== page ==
Hawaiian Volcano Observatory has updated its Kilauea webcam network, adding new cameras and decommissioning old ones that are no longer useful for monitoring purposes, according to the U.S. Geological Survey.
The webcams are listed on the Kilauea webcam page on the HVO website (volcanoes.usgs.gov/observatories/hvo/). Each camera provides static webcam images, as well as timelapse loops of the past 24 hours.
There are now six cameras monitoring the volcano’s summit area, located within Hawaii Volcanoes National Park.
To track the growing water lake at the summit of Kilauea, HVO set up a temporary webcam, K3cam, several months ago. In cooperation with Hawaii Volcanoes National Park, K3cam recently was replaced with two permanent cameras on the west rim of the caldera — KWcam and F1cam.
In addition to tracking the lake, these two cameras “see” most of the Halema‘uma‘u crater and down-dropped caldera floor that collapsed in 2018, the USGS said.
The new KWcam is a wide-angle visual camera that replaces the former KWcam, which is now called KW2cam. F1cam is co-located with the new KWcam to provide accompanying thermal imagery.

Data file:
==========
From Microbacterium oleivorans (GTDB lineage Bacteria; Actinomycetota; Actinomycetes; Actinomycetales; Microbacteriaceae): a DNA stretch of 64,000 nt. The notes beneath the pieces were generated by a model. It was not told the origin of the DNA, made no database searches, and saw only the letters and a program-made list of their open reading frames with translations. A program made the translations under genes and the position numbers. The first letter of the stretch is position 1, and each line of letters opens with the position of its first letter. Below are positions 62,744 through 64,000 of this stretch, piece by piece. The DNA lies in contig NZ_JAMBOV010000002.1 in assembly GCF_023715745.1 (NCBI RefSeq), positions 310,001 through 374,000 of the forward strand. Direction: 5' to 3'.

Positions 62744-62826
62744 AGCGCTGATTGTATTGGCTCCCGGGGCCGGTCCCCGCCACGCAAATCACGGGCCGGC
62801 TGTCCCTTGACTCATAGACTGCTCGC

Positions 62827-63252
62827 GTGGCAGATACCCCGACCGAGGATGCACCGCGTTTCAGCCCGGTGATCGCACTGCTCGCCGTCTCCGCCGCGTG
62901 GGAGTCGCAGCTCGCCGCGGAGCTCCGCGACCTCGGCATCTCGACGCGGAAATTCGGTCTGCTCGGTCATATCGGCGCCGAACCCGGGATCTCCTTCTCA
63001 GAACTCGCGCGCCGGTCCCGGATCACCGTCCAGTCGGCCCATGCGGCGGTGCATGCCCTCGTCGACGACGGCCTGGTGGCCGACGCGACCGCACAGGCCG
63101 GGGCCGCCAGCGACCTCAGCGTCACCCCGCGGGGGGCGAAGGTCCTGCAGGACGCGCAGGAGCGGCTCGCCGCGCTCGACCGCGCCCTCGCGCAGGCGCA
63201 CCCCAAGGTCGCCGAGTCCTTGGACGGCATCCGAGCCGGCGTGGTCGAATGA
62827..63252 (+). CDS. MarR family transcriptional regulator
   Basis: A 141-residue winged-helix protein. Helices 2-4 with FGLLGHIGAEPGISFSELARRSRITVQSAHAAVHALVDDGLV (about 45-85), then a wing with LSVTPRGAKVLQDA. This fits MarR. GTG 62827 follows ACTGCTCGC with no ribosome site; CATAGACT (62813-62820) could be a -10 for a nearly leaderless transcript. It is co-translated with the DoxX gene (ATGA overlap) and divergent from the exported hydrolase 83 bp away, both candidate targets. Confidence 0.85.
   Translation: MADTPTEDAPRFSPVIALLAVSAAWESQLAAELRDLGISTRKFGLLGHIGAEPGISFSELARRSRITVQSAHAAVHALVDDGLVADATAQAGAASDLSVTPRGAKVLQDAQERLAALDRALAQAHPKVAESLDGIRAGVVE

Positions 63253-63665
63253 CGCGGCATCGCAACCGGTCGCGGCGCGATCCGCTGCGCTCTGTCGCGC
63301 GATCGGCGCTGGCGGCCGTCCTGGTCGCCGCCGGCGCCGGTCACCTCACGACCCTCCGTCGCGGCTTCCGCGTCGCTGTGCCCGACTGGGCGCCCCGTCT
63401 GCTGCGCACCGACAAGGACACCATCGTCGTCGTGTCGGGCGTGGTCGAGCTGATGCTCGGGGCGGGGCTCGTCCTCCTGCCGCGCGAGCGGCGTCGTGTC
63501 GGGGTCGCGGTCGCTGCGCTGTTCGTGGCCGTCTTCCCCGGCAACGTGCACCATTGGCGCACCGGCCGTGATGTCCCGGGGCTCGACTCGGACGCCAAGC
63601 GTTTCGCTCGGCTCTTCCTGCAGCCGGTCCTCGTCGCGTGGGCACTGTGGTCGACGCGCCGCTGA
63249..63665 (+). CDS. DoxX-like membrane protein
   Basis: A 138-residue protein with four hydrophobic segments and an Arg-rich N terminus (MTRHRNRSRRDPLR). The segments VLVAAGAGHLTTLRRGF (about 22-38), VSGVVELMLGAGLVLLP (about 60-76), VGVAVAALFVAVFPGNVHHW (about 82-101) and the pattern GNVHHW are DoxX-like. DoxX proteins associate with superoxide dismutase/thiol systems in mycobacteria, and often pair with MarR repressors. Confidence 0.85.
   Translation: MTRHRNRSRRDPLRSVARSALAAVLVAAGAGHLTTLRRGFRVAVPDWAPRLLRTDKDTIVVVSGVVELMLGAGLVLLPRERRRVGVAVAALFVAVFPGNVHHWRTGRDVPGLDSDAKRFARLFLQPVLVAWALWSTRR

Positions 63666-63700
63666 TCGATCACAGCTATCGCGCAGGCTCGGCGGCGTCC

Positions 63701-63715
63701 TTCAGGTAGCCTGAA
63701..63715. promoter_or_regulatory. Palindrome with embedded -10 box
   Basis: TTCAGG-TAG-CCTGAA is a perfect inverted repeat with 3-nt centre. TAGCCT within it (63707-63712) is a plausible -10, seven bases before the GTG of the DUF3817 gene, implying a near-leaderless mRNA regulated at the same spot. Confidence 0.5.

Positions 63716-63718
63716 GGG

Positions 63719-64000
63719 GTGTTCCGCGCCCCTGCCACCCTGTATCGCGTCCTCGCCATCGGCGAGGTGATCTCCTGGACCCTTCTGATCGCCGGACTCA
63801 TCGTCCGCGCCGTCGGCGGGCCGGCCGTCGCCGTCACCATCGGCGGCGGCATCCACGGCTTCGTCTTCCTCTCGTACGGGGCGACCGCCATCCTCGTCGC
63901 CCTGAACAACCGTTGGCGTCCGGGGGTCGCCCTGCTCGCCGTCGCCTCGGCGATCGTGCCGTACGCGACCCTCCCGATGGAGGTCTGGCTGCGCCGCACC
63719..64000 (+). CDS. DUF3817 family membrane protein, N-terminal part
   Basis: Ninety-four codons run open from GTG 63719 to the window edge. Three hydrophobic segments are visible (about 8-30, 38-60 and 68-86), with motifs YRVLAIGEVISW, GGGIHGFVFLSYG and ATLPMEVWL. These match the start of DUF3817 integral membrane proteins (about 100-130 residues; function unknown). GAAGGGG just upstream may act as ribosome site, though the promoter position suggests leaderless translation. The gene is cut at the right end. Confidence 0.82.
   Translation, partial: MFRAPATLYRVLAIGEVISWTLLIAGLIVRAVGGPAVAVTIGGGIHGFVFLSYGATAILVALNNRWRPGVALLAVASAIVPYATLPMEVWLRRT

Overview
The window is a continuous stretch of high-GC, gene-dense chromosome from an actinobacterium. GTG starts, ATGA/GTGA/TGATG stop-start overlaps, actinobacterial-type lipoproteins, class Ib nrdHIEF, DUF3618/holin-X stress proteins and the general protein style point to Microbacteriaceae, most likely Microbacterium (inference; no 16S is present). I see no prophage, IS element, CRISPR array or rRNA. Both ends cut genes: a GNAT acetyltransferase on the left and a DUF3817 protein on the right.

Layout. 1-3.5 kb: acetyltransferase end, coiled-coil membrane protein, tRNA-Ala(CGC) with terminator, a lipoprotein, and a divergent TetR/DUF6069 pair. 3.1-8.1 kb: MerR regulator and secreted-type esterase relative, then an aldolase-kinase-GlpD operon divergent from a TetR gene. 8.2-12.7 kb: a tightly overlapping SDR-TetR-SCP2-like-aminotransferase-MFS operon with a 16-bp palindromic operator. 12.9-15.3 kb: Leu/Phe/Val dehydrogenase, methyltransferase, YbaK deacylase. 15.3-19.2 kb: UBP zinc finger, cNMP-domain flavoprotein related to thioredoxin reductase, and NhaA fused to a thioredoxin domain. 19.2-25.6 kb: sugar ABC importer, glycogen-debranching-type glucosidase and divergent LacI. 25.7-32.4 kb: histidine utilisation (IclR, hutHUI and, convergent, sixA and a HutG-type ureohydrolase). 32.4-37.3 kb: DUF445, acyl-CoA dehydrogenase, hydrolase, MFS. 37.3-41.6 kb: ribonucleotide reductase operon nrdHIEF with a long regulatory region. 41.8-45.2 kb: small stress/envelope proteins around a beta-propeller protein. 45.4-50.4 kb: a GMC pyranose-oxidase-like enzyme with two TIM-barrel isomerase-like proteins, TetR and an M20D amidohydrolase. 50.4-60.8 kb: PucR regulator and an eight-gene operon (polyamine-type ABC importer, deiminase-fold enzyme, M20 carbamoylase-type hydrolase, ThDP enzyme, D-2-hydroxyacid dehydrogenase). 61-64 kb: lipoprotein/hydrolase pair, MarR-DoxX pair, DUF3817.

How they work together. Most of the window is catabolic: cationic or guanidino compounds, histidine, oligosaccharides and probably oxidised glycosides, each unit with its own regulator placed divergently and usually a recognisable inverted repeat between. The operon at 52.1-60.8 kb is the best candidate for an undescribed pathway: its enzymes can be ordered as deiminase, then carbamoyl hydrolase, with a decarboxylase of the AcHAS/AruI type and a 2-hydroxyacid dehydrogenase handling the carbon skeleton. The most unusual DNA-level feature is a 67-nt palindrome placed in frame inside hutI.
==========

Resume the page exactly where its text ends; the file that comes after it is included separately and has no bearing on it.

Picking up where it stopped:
KW2cam, located in the observation tower of HVO’s former building on Kilauea’s caldera rim, will continue to provide live images until it is decommissioned.
The K3cam was relocated 547 yards farther south on Kilauea caldera’s west rim to provide a better view of the crater lake within Halema‘uma‘u.
A team of USGS geologists, field engineers, and information technologists maintains HVO’s summit and East Rift Zone webcam networks, which include fixed-view, thermal and time-lapse cameras to monitor and observe changes on Hawaii’s volcanoes.
Some webcams are permanent installations, and others are deployed temporarily for research or response purposes, according to the USGS.
For example, a temporary webcam deployed to monitor fissure 8 shortly after the 2018 lower East Rift Zone eruption ended was recently decommissioned due to lack of volcanic activity.
HVO will continue to adjust its webcam networks as needed to provide maximum benefit to monitoring Hawaii volcanoes, according to the USGS.